Car dealers were so disgusted three years ago with cronyism at the convention center that they threatened to pull the North American International Auto Show out of the Motor City, but those days are in the rearview mirror now.
The Cobo Center is undergoing a $279 million makeover that officials say will position it to hold almost any of the world’s largest conventions. The auto dealers have signed on for five more years, and even the American Society of Association Executives, the people who help decide where conventions are held, has booked the center in 2015.
The turnaround is largely the result of a state intervention in 2009 that put city-owned Cobo in the hands of a regional authority charged with stabilizing its finances and rooting out corruption. As Detroit itself heads into a state-enforced restructuring under the oversight of a financial-advisory board, the Cobo authority offers a rare example of what can happen when the city collaborates with regional and state officials to address longstanding challenges.
“I think the biggest lesson is that it can happen here,” said Waymon Guillebeaux, a member of the Cobo authority and executive vice president of the quasigovernmental Detroit Economic Growth Corp. “You can get five people from very different backgrounds to work together if they come to the same conclusion that we want to be successful and that we’re going to put our business acumen first.”
To be sure, the convention center’s financial challenges pale next to the fiscal crisis gripping Detroit. Under the weight of a $265 million deficit, an estimated $13.2 billion in long-term liabilities and no infusion of cash from the state on the horizon, it will be a tough road to recovery for a city that lost one-quarter of its population between 2000 and 2010.
On Monday, Detroit Mayor Dave Bing proposed cutting 2,500 municipal jobs and merging or privatizing several city departments to help save more than $200 million.
Cobo, named after former Mayor Albert Cobo, was long a troubled asset for Detroit. Less than one-third of its 700,000 square feet of exhibit space was used for many years. It tied for last place in hosting national conventions and trade shows among similarly sized centers, according to a 2010 report from Conventions, Sports & Leisure, a consulting firm.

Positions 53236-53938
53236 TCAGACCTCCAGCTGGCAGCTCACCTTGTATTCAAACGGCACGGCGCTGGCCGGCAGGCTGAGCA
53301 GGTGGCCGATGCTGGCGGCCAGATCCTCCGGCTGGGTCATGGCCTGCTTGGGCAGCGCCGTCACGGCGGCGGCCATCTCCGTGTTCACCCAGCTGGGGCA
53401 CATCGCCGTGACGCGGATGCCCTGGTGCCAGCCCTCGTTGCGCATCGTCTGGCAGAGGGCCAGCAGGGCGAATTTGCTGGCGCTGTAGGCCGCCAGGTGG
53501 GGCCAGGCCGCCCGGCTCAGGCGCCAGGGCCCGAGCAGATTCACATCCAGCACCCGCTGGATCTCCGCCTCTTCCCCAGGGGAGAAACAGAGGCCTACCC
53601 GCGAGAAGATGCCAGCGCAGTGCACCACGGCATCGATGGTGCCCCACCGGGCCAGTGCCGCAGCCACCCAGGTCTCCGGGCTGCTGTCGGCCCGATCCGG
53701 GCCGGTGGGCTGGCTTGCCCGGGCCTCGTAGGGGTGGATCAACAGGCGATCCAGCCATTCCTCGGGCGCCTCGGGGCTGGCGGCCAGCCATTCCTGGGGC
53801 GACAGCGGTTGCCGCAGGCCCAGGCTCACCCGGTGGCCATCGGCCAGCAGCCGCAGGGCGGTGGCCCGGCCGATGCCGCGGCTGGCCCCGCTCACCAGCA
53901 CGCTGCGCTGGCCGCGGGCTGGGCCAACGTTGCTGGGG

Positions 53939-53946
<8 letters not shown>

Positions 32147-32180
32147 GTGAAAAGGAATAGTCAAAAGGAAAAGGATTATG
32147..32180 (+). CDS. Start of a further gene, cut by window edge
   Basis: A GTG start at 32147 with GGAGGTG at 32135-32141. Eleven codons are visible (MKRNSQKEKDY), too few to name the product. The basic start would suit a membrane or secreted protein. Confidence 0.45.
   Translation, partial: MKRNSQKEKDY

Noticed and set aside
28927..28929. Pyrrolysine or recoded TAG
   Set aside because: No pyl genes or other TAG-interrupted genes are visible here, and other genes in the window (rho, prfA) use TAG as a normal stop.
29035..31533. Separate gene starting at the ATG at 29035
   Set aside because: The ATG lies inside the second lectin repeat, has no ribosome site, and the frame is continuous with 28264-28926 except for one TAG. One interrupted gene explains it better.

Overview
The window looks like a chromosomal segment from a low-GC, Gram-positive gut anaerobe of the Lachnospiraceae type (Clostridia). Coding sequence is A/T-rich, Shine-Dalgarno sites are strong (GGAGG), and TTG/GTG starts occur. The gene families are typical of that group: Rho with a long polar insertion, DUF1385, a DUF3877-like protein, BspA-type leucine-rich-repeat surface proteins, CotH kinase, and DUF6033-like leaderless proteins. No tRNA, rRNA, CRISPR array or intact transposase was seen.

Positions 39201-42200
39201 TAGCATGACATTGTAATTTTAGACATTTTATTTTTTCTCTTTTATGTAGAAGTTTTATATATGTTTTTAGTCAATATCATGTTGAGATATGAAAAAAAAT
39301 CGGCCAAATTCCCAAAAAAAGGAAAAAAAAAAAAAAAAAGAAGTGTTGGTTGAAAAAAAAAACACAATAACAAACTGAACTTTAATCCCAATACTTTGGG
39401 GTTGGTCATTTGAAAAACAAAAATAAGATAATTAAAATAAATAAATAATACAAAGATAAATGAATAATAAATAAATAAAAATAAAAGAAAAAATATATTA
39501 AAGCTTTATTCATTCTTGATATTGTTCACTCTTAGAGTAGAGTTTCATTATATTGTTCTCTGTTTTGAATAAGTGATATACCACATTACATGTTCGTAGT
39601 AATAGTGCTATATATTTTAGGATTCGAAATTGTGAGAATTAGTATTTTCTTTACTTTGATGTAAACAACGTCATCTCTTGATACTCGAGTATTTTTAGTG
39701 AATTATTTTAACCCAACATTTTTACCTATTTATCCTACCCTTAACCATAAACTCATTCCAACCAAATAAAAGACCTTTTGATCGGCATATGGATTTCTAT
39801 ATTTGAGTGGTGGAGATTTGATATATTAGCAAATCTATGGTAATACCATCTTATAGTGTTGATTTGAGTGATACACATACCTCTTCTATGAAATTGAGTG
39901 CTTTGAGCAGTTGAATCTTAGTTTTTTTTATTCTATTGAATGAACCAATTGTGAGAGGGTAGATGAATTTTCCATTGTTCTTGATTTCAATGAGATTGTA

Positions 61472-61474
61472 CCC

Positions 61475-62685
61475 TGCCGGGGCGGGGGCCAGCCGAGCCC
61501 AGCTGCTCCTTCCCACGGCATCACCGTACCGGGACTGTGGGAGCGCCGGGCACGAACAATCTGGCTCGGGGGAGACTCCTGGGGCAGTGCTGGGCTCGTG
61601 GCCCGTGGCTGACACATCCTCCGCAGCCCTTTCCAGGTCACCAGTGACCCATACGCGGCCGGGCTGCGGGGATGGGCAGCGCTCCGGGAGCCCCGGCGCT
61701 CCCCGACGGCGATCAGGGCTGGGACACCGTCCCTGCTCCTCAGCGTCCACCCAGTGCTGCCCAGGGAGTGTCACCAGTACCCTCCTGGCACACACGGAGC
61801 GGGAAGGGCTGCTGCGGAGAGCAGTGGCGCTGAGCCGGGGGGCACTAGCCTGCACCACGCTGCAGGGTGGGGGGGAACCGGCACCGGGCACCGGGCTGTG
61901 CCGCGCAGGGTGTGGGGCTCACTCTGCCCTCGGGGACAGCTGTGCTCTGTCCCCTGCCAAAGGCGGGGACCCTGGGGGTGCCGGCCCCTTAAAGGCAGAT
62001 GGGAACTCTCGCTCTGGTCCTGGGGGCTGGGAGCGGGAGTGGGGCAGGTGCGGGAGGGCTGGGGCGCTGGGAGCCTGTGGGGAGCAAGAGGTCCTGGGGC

A big drawback: widespread corruption that inflated exhibitors’ costs. Two successive Cobo directors were sent to federal prison in 2009 for taking bribes from a contractor who provided electrical, janitorial, catering and retail services. Patrons and exhibitors also complained of Cobo’s poor food, parking hassles and inefficient loading docks.
While the typical convention center the size of Cobo brought in annual revenue of more than $22 a square foot of capacity, Cobo drew less than $5, according to a 2010 study prepared for the Cobo authority. The city propped it up with as much as $13.8 million in annual subsidies.
By 2009, the hall’s showcase tenant, the Detroit Auto Dealers Association, was threatening to move its annual auto show to the suburbs. The city could ill-afford to lose the $350 million in economic activity generated by the show; yet neither could it afford the updates the dealers were demanding.
When the state suggested transferring control of Cobo to a regional authority to tap a broader pool of funds, some city council members resisted, worried that a key asset would be surrendered to outsiders. Similar protests dominated the city in recent weeks as the council debated a power-sharing agreement with the state to help stabilize Detroit’s finances.
Ultimately, the mayor pushed through a deal with the state and the counties that would fund Cobo’s operations and renovation with new bonds and a combination of state and local liquor, hotel and tobacco taxes. The city got $20 million in cash but retained ownership of Cobo.
Even then, skeptics said the new authority would never work because its governing structure required unanimous votes by its five members, who are appointed by Detroit’s mayor, Michigan’s governor and the heads of three area counties, respectively.
But authority members say their working relationship has been collaborative. Brooks Patterson, chief executive of Oakland County—who once pushed to host the auto show in his county north of Detroit—says a board governed by unanimity has been essential to the progress so far. “There are no more friends-and-family contracts, no more nepotism,” he said.
The authority hired a professional management company that reduced costs and signed up a new food vendor. Last year, auditors reported Cobo’s operating revenue doubled, while state and federal subsidies declined 37%.
So far, Cobo’s renovation, due to finish in 2014, is running on time and under budget. The project will add nearly 125,000 square feet of convention space and convert the attached sports arena, where Mr. Bing, the mayor, once played professional basketball, into a ballroom overlooking the Detroit River.
Enormous challenges remain. A big chunk of Cobo’s subsidies are set to expire in coming years, and it still hasn’t attracted enough new business to make up the difference. Experts also warn that the auto show could limit Detroit’s ability to attract other conventions, because it blocks the calendar for about three months a year for the dealers to set up and dismantle the show.
Still, local leaders are optimistic. “It’s going to be a showpiece for the city of Detroit,” Deputy Mayor Kirk Lewis said. “It’s also going to allow us to get back to the core functions of the city to improve services for residents and visitors alike.”
Mathew Dolan, The Wall Street Journal